A Russian cosmonaut aboard the ISS has 3D printed human tissue for the first time in the microgravity of space. The cosmonaut used a magnetic levitation device created by Russian researchers to fabricate human cartilage from a few isolated cells. The scientists say that the work could lead to new techniques for regenerating tissues during long-term spaceflight.
Traditional tissue engineering involves seeding cells onto biocompatible “scaffolds,” which biodegrade once the tissues have assembled themselves into 3D organs. There are newer and more flexible approaches that don’t require the scaffold emerging. These techniques allow cells to assemble themselves without the need for a structural biomaterial.
Researchers have invented these techniques using things like removable supports and guiding forces from acoustic electrostatic fields. One of the promising approaches for scaffold-free construction of human tissue uses magnetic levitation. With that technique, strong field gradients can precisely guide tissue cells in the place.
The technique does require cells to be suspended within a paramagnetic medium containing gadolinium ions. One challenge is that at concentrations necessary for the method to work, the ions are toxic to cells and can cause dangerous imbalances in pressure. One of the potential methods of getting around those problems is to perform levitated assemblies and microgravity, which led to the experiment aboard the ISS.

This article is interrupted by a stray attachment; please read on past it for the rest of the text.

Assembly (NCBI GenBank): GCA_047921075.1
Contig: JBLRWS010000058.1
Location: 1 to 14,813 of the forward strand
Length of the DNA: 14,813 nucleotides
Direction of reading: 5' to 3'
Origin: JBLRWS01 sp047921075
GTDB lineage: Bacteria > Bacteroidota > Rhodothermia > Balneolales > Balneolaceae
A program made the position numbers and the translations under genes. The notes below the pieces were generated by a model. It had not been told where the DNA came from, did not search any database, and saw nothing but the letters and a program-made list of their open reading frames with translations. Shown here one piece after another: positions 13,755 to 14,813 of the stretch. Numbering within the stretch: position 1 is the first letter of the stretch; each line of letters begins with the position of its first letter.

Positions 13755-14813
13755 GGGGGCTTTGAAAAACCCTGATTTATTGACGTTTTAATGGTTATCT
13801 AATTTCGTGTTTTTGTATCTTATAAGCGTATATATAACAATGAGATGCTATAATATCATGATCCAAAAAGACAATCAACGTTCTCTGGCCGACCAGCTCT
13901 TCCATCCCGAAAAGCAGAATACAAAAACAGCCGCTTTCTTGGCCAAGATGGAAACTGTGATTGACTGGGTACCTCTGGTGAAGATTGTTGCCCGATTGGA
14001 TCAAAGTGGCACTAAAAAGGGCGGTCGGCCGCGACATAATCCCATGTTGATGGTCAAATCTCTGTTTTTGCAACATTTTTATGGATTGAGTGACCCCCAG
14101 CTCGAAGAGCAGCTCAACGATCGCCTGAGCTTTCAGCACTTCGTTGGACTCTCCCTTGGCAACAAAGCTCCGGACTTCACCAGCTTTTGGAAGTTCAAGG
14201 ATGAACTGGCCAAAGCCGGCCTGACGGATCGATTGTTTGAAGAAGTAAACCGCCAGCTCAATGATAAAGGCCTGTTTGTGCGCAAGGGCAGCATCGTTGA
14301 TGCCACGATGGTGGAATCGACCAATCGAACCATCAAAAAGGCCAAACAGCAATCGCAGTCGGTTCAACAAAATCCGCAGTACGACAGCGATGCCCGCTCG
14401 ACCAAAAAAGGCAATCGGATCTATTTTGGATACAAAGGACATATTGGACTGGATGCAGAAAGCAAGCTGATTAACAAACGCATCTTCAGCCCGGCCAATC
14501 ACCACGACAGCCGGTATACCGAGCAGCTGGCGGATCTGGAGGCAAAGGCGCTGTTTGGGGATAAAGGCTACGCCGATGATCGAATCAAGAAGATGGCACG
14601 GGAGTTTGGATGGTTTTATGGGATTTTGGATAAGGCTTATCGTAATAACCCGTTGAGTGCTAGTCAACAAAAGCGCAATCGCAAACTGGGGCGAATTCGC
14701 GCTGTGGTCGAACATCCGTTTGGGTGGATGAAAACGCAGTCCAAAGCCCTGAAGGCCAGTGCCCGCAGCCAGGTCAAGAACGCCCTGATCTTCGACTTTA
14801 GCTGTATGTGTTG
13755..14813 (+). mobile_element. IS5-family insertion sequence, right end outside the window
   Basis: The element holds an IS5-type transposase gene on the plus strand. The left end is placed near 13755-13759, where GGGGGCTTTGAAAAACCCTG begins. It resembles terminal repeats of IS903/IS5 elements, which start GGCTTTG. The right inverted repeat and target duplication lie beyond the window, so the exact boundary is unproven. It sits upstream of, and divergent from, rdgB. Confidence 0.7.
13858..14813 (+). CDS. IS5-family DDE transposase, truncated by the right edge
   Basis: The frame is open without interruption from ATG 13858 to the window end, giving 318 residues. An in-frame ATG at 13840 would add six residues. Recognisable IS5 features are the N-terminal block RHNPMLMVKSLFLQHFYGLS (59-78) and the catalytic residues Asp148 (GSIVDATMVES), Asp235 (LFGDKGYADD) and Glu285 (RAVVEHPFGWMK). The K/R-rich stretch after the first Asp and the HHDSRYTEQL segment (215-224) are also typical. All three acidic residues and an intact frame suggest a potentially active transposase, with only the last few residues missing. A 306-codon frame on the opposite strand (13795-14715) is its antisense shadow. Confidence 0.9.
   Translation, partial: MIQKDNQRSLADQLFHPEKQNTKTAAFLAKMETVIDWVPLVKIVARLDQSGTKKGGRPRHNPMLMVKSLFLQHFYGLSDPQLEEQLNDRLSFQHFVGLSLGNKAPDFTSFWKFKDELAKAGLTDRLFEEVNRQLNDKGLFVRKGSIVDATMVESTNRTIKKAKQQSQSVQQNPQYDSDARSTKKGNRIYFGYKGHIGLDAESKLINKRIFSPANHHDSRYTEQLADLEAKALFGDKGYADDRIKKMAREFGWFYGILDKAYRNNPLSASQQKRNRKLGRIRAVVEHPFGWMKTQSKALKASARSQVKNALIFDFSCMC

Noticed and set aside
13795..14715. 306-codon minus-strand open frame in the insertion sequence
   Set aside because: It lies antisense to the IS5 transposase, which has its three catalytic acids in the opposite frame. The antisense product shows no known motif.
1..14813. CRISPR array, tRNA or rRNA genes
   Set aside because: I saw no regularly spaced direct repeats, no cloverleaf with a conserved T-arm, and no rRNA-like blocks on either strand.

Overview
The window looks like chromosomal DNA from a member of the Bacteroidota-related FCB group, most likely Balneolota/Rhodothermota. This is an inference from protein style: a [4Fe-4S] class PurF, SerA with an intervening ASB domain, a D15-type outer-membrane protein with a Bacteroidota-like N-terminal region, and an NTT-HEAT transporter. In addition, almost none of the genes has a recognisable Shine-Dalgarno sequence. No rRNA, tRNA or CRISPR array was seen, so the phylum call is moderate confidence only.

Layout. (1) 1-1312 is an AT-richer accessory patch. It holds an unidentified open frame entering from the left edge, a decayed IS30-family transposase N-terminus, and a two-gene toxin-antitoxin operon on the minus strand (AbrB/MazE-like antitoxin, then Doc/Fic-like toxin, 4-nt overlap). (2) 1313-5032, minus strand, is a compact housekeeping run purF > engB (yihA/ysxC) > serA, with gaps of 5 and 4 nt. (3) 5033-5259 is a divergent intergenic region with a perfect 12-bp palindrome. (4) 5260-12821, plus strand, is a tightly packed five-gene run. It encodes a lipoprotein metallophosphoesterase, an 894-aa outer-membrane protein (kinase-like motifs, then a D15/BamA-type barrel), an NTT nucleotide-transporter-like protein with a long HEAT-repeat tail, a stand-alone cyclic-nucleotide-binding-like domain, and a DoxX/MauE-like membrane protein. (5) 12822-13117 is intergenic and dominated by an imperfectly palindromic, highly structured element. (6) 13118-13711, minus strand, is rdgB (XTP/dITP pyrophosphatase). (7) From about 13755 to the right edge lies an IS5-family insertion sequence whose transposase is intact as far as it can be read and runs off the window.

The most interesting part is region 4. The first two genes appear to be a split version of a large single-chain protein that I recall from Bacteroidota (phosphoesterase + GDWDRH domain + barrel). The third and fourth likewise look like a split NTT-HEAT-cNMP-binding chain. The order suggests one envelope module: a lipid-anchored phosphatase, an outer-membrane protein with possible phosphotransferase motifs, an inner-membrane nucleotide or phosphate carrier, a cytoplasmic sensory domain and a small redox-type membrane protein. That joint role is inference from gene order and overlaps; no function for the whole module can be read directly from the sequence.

The researchers first fabricated tissue spheroids from human cartilage cells at the Baikonur Cosmodrome in Kazakhstan. Those spheroids were then embedded in a heat-reversible hydrogel and delivered to the ISS inside hermetically sealed cuvettes. Once the cells were extracted aboard the ISS, the self-assembly process was captured by cameras and showed a strong agreement with the mathematical models and computer simulations. The experiment was a success and represents an advance in the ability to fabricate 3D human tissues without scaffolds and non-toxic levels of gadolinium ions.